EU level: Latest working life developments Q3 2018

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The European Parliament’s backing of the work–life balance directive, the reaction of social partners to social rights initiatives, an overdue review of CETA and an extension to the joint fight against cancer are the main topics of interest in this article. This update reports on the latest developments in working life in the European Union in the third quarter of 2018.

Work–life balance directive backed by European Parliament

On 11 July, the European Parliament’s Employment Committee voted to adopt the Directive on work–life balance for parents and carers. The committee backed the European Commission’s proposal to introduce the right to paid paternity leave of at least 10 working days for fathers around the time of a birth or stillbirth. It also extended the scope to cover equivalent second parents, as defined in national law, and in the event of the adoption of a child. Finally, the committee restored provisions for four months of non-transferable parental leave (as originally proposed – reduced to two months by the European Council) to be taken before a child is 10 years old, as well as adopting paid leave for workers caring for someone with a serious medical condition or an age-related impairment.

The European Association of Craft, Small and Medium-Sized Enterprises (UEAPME) expressed strong concerns regarding the vote on behalf of small and medium-sized enterprises (SMEs). UEAPME stressed that SMEs and micro-companies need more realistic European work–life balance legislation. The association also said that it had disagreed with the proposal from the outset, on account of the potential negative impact on employment and work organisation within small businesses.

Social partners react to social rights initiatives

UEAPME shared its position on the Commission’s proposal to establish a European Labour Authority (ELA). In the association’s view, joint labour inspections should remain the responsibility of national authorities and take place at the request of the Member States concerned. National competences in this area should be respected and the future National Liaison Officers should contribute to how joint inspections are decided upon and organised.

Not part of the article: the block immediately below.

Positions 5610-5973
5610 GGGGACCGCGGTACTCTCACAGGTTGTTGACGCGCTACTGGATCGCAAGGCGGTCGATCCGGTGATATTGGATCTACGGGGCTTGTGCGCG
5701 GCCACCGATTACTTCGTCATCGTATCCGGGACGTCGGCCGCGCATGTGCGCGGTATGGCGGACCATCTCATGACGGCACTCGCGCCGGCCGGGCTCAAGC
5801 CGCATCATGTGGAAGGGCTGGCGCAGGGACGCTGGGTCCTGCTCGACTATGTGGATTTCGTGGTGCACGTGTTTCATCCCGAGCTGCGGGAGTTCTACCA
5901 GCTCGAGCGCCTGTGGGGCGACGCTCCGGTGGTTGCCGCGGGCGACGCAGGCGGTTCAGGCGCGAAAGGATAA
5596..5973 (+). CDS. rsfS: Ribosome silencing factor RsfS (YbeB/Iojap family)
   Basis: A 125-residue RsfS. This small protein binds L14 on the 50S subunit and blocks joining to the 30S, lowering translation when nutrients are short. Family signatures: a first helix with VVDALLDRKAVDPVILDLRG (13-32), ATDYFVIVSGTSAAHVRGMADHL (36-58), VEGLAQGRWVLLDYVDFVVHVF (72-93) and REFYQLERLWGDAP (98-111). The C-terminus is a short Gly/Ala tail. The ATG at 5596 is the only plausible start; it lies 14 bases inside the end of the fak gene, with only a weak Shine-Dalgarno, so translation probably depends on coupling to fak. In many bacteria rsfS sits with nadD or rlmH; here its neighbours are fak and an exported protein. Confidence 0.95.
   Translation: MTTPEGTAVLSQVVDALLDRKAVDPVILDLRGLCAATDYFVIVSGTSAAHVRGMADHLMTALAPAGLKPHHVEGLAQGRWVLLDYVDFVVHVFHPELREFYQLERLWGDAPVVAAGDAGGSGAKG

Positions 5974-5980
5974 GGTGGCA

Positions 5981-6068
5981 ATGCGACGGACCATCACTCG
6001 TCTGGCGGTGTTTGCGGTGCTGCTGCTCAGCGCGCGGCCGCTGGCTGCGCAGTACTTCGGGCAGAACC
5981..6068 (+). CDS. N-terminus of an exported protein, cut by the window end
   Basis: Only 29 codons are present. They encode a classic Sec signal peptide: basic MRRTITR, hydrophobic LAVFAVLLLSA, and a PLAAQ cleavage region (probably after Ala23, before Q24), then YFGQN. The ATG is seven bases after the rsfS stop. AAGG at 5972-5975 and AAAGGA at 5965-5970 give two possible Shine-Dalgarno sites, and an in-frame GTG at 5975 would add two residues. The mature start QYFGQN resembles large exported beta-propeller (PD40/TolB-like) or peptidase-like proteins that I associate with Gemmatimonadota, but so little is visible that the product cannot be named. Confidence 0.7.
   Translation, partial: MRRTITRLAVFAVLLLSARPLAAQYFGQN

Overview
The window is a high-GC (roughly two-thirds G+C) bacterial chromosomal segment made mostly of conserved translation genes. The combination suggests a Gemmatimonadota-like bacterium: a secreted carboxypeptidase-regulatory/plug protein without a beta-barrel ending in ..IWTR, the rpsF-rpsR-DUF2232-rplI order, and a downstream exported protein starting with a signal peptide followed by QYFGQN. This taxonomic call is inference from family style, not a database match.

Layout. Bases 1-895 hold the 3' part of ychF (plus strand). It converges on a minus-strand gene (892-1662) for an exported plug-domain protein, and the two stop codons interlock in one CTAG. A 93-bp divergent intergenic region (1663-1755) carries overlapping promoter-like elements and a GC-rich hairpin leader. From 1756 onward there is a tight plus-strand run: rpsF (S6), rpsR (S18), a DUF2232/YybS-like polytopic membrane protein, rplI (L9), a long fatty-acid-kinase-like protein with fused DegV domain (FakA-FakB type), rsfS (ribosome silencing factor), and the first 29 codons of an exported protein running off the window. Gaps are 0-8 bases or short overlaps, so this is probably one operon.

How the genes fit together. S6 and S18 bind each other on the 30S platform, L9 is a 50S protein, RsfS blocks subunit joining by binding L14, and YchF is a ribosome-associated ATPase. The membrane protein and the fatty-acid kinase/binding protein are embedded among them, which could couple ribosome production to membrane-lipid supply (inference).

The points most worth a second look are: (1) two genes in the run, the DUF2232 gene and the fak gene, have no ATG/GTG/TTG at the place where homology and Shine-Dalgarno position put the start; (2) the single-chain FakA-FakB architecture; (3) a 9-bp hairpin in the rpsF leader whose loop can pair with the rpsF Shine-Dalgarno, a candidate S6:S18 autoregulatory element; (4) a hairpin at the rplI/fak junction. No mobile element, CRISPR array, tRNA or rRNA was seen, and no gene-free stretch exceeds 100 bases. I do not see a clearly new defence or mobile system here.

On the involvement of the ELA in arbitration through a dispute resolution mechanism, UEAPME stressed that this is primarily the role of the European Court of Justice. The ELA could facilitate exchanges and solve problems between Member States on a voluntary basis and at the request of Member States.

In a letter to Chancellor Sebastian Kurz concerning priorities for the Austrian Presidency of the Council of the EU, BusinessEurope stressed that EU social policy must ensure that social progress is based on economic progress. The group said that such policy should also support Member States in their efforts to introduce labour market reforms, rather than imposing additional constraints and costs that undermine job creation or the sustainability of social protection systems. The EU definition of workers in the Commission proposal for a Directive on Transparent and Predictable Working Conditions (previously known as the Written Statement Directive) was highlighted as a particularly problematic proposal.

Trade unions call on the EU to engage with and review CETA

On 10 September, the European Trade Union Confederation (ETUC) and the Canadian Labour Congress (CLC) released a joint statement on the Trade and Sustainable Development chapters in the EU-Canada Comprehensive Economic and Trade Agreement (CETA). The unions highlighted that despite an agreement between Canada and the EU to conduct an early review of CETA ‘with a view to the effective enforceability of CETA provisions’, there has been little progress in this regard.